Thursday, March 29, 2012

Haunting Gift - PART FOUR

Prishaa was in good hands.  Chhaaya responded to Aarti's letters and kept her informed on her baby's development.  Aarti's parents found her a groom and she was married but her letters to Chhaaya continued.  Even though she had three more children from her marriage, she never forgot her first born and every year on the day of their dual birthday, Aarti celebrated it with special prayers and rituals at the temple.  Daily she started her mornings with a prayer when she asked the wind to carry her blessings to the land where Prishaa lived and told the Gods to keep her safe.  The world changed all around her with World Wars, countries dividing, space flights, a moon landing, computers, internet, her children's weddings, grandchildren, loss of her husband but the constant was the void.  Letters with Chhaaya ended at her passing and Aarti had lost her only connection to her first born while the abyss grew deeper and darker.  It haunted her wherever she went, shadowed her into her darkest corners, echoed in her dreams as if calling out, screaming.

On her 90th birthday, Aarti went to the temple early in the morning and prayed to see her daughter, Prishaa once in this lifetime.  Later that day, gathered around her living room for her birthday party was her entire family.  Her three children stood with their spouses while her grandchildren and great-grandchildren filled up the rest of the room.  She looked at them with pride but her happiness was incomplete.  The void deep inside her heart gnawed and tugged at her with renewed energy.

After blowing out the candles and cutting the cake she looked into her children's eyes and smiled.  Taking in a deep breath, she reached into her pocket and took out a photograph.  Her family looked quizzically at the tattered, yellowed picture of a beautiful young woman in her 20s with thick dark hair and sparkling eyes.  They realized that if their mother's eyes sparkled, they would be exactly the same as the girl in the picture.  Infact, all her features resembled their mother - her nose, the shape of her lips, the high cheek bones.

Aarti's only son stepped forward and asked about the girl.  His mother smiled and turned her gaze to the photograph.  He saw love in his mother's eyes as he had never seen before, for him or his siblings or even their father.  He touched her hand and asked again.  She set the picture on the table next to the cake, sat back in her chair, closed her eyes and began her story.

to be continued....

Friday, March 23, 2012

Haunting Gift - PART THREE

The home for unwed mothers was far from Aarti’s village. Her father and mother travelled the long journey with her over the mountains into a beautiful valley. Her home for the next six months was a serene abode on the banks of a flowing river. Women and girls of various ages and at different stages of their pregnancies walked in the gardens, took in the fresh breeze from the mountains, or dipped their toes in the icy water of the flowing river.

Aarti waved tearfully to her parents and retreated into the darkest corner of her new room as her heart felt heavier than the load she carried in her stomach. On the second day still tucked in her nook alone, Aarti looked up to see a scrawny little girl run into her room. A long dress seemed to be hanging on the girl’s shoulders as if on a hanger. With red eyes and sniffling nose, the girl came to the corner and cowered down beside Aarti. Turning her head sideways she whispered, “Chhaaya is hiding.” Aarti stared at her, nodded and went back into her shell. “Don’t tell Amma .” Before Aarti could say anything the young girl went on, “She’s very upset with me.”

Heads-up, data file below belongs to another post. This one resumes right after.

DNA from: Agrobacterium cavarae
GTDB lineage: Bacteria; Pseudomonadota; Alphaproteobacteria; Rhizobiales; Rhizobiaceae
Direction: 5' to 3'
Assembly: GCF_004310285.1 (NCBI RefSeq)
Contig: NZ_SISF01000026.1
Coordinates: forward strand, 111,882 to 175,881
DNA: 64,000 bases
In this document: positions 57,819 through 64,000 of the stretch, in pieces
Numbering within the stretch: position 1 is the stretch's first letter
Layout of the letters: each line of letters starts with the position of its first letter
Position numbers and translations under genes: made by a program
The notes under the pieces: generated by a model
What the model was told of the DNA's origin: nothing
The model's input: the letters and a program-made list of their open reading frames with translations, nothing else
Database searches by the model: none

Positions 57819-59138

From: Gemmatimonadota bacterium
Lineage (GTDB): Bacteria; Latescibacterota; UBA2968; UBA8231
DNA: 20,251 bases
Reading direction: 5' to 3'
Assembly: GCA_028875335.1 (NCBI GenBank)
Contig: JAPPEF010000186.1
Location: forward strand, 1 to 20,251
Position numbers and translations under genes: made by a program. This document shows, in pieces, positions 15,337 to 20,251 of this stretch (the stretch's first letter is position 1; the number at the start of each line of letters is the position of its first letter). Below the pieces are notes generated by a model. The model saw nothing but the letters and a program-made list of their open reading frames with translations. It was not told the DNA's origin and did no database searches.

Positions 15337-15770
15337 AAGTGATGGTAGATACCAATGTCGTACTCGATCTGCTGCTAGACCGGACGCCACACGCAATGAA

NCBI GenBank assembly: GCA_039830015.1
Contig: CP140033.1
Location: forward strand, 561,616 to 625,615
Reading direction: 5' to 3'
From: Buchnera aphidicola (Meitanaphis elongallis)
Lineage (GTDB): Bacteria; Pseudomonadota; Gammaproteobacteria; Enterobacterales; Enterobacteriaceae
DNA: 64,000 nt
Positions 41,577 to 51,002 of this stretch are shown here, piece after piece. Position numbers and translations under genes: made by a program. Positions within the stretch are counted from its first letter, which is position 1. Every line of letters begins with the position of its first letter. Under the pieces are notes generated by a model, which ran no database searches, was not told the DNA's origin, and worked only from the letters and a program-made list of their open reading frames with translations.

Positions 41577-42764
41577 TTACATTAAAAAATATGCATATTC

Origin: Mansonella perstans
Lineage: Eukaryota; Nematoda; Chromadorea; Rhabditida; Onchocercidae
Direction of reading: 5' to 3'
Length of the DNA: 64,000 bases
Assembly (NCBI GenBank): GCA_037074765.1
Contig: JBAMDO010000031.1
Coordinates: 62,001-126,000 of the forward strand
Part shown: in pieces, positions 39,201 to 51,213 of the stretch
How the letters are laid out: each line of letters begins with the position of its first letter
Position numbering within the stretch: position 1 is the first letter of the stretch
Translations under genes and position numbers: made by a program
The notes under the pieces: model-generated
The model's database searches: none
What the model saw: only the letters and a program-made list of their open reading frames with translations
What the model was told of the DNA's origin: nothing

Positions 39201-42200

Aarti looked at her and said, “I always go to my father.” The young girl glared at her as if the older girl had said a bad word. Finally, running a hand over her wet nose she spoke, “Chhaaya doesn’t have a father.” She then proceeded to enlighten Aarti about life at the nursing home since she knew everything and everybody. She had been living here from the day of her birth and her mother worked here as the nurse’s helper.

Over the several days, Chhaaya told her new friend stories about all the women or girls that came to the nursing home. The two girls became friends and Aarti was able to forget about her condition for a while. They walked around the garden stopping at roses to drink in their aromas and sometimes returning home with a bleeding finger from the tumultuous thorns. They put their feet in the cool glacial water that flowed down the river. The pebbles they tossed into the water stayed behind and became shinier over time as the river made its journey forward. Aarti’s stomach grew and she waddled uncomfortably bearing her load. The grass in the garden began to turn yellow and a chill blew down from the mountain.

On the night her moon faced daughter was born, the sky was as dark as coal. Drained from the ordeal, Aarti wanted to have nothing to do with the baby. She refused to look in its direction but when the nurse put the helpless little thing on her chest, all clean and soft she could not take her eyes off the tiny creature. She nursed her, stared at her for hours, touched her soft cheeks and thick dark hair and talked to her about her inner most feelings. She named her Prishaa for the gift she was. She was Aarti’s birthday present as mother and daughter shared the day of their birth.

Within two weeks of Prishaa’s birth, Aarti’s parents arrived to take her home. Aarti was horrified when she learned that she could not take her daughter home with her. Infact, the adoption arrangements had all been made and Prishaa was going home to a new set of parents. Her mother consoled her and explained how it was best for everyone, including the baby. Heartbroken, Aarti kissed her baby, hugged Chhaaya and started on the long journey home.